Publication details

Streambed sediment as an invertebrate refuge during the long-term drying

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Year of publication 2018
Type Appeared in Conference without Proceedings
MU Faculty or unit

Faculty of Science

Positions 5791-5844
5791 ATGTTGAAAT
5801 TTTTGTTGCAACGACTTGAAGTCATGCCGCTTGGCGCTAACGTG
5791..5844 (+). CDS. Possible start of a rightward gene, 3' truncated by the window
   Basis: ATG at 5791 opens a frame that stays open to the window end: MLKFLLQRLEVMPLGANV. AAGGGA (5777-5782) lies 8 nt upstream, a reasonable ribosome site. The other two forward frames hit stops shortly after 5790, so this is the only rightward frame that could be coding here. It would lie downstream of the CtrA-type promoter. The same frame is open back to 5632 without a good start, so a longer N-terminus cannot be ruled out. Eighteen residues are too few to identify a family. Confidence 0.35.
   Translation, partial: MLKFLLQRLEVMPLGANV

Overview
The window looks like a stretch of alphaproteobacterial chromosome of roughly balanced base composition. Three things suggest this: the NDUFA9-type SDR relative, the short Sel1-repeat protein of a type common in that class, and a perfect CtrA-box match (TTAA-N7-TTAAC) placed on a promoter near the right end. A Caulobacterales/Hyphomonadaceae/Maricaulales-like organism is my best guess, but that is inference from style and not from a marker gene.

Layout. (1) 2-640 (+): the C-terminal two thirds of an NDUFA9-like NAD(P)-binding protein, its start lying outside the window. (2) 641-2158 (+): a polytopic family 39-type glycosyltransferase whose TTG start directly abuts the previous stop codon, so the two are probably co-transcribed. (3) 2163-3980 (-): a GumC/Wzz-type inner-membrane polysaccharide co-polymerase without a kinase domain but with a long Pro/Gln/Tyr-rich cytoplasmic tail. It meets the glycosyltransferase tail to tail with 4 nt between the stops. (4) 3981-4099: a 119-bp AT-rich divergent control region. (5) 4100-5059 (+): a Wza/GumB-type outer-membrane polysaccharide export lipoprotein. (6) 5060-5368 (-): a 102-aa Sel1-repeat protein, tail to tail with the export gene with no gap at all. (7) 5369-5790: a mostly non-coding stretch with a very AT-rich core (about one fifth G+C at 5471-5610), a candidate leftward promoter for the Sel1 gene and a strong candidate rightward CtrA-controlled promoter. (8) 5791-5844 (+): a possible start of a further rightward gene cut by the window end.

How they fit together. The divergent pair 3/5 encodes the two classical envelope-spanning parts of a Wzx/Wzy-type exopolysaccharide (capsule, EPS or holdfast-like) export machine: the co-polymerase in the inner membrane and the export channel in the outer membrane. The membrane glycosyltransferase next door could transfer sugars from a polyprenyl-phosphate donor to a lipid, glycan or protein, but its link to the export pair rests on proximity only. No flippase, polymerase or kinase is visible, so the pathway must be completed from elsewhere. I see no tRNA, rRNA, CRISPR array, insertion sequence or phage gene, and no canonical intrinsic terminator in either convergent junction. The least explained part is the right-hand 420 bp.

Description Climate change brings to many regions more frequent stream drying therefore we studied survival mechanisms of aquatic macroinvertebrate communities on gradient of dry phase duration. We have repeatedly sampled dry streambed sediments from 10 intermittent streams (2-3 Strahler order) in Czech Republic to identify changes in structure of benthic invertebrate community composition related to dry phase duration of 1-151 days. We found significant changes in the community composition connected to number of dry days before sampling date: abundances of surviving aquatic invertebrates (sorted alive from sediment) were gradually decreasing, less resistant taxa vanishing, whilst semi-aquatic and terrestrial species successively enriched the community composition. This turn-over pattern may serve as a tool for drying period estimation. Even when water flow ceased the streambed retains remarkable proportion of water content (ca 5-20 %) thus this residual moisture enables survival of some aquatic invertebrates. Some aquatic macroinvertebrates are able to survive a long dry period in moist streambed which serves as a refuge. Invertebrates can use either specific drought resistant stages (e.g. eggs and cysts) or can simply persist as larvae or adults. We confirmed presence of resistant eggs in dry streambed by two months laboratory cultivation of re-watered and aerated sediments. During the cultivation we found larvae and emerging adults of species which were even not detected in dry sediment immediately after the sampling. We also investigated sediments from different mesohabitats which revealed evident dissimilarities in their community composition. Thus it is apparent that habitat diversity of dry streambed plays an important role in invertebrate survival and in consequent recolonisation after flow resumption. In study was used data from BIODROUGHT project ( and was supported by INTER-COST project (LTC17017).
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